Volunteering for settlement success
When Paramjit Ghuliani first set foot on New Zealand soil she felt completely lost.
Paramjit and her school-age daughter Jasleen followed her husband Gurdip Singh to Wellington, where he works as a business analyst for Telecom.
She left behind family and a career that involved human resources and later lecturing at a leading Mumbai University in both economics and HR.
“I felt a sense of loss having left my family, I lost my confidence, I was totally lost when it came to the New Zealand culture and I was definitely not ready for work.
“It was a huge adjustment for me, it was like starting life from scratch all over again,” says Paramjit.
After some encouragement from husband Gurdip, she paid a visit to Volunteer Wellington, a visit that has changed her life.
“I started out volunteering there once a week. It was a huge step at the time because I wasn’t ready to socialise with anybody, I was feeling quite negative.”
But as an administrator at Volunteer Wellington Paramjit found herself surrounded by welcoming, friendly people, both volunteers and users of the service, an environment that helped her regain confidence.
“Talking to so many people from so many different cultures and helping others helped me to find myself again, it was life-changing.”
Paramjit then went on to volunteer for other organisations, namely Diabetes Wellington, Wellington Citizen’s Advice Bureau and New Zealand Scouts, in similar roles.
And that volunteer work has ultimately led to paid employment, firstly with Canteen, then to the Earthquake Commission during the Christchurch earthquake and most recently Paramjit has secured a fulltime office support role for ANZ National Bank.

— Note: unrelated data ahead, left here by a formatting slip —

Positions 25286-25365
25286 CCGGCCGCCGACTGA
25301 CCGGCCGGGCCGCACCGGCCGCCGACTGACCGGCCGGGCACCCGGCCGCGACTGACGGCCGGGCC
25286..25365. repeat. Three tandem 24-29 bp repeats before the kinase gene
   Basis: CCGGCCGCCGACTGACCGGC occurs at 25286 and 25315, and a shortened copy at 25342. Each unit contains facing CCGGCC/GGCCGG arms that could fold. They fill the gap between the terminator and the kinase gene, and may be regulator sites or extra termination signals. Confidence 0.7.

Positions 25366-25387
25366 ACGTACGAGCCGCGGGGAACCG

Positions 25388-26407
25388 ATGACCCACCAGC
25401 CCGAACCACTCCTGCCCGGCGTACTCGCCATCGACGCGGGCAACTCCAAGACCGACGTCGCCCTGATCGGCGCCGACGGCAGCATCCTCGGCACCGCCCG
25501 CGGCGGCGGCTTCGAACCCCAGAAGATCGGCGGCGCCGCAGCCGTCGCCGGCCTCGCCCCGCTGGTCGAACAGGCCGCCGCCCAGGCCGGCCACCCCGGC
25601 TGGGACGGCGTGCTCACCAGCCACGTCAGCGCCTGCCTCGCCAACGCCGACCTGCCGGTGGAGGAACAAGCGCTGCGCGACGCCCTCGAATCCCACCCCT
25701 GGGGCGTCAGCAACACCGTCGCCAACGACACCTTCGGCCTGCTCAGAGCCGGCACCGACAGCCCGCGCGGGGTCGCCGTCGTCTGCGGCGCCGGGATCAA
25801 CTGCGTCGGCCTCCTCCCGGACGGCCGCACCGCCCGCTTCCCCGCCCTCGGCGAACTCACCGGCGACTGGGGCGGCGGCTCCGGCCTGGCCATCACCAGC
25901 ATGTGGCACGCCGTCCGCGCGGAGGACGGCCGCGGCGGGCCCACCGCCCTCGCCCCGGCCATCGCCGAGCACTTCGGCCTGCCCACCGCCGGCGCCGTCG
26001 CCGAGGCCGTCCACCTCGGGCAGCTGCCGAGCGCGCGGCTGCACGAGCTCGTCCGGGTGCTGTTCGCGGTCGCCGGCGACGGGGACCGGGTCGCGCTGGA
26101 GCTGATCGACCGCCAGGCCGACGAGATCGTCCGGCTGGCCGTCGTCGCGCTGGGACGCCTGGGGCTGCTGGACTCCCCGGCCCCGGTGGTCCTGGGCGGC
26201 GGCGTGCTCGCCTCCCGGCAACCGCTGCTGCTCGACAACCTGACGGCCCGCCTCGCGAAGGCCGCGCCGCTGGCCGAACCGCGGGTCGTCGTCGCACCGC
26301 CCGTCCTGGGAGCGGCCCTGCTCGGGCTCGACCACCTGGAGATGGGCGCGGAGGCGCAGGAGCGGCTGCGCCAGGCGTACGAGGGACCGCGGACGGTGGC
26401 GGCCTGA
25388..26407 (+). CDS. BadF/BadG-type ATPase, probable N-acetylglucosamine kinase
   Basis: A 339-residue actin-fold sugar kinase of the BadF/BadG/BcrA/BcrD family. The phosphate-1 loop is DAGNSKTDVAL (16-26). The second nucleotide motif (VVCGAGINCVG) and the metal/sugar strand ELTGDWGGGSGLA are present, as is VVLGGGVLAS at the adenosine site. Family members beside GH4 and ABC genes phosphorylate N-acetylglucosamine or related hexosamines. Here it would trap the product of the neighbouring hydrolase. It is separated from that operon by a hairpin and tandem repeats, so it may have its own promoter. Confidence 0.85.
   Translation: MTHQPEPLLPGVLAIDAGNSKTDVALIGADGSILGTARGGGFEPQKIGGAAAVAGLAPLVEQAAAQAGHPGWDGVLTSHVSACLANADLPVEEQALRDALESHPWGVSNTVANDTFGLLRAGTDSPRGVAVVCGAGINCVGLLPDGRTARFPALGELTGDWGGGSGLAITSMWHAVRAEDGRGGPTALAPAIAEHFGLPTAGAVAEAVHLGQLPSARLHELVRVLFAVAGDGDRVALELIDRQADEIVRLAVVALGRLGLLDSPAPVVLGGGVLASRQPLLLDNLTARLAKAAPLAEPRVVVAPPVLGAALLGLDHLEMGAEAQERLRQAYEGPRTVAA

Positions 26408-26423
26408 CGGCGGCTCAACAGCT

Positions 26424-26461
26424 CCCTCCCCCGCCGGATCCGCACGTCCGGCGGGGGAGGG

“I am sad I’m not volunteering anymore but on the other side I’m very happy to have paid work,” she says.
“Nothing has happened overnight, it’s been a step by step process, but slowly but surely I have got there in the end.
“So many things were different for me when I came out, certain cultural differences and values, and working at Volunteer Wellington helped to bridge those gaps for me.
“I feel like Volunteer Wellington was a doorway, it helped me take those baby steps that would lead me to my destination.”
Paramjit’s social networks have grown too – on her arrival she knew only her husband and daughter but she has since built up a network of friends, largely thanks to her voluntary work.
“Because of the nature of volunteering I’ve got to really understand the people here and that understanding has helped form various other relationships and some good friendships.”
These days Paramjit is happy to call Wellington her home away from home and she’s keen to settle down here.
In fact, now both are working, they are looking to eventually buy a home here rather than rent.
“When I came here I just had a mental block and I was not willing to accept Wellington, but now I’m quite ready to stay here. I finally feel settled – I have my family, I have a job, I have good friends, I have a good lifestyle, and I feel happy” says Paramjit.
“I’m still working towards my ultimate destination but I’m getting there. Life is good.”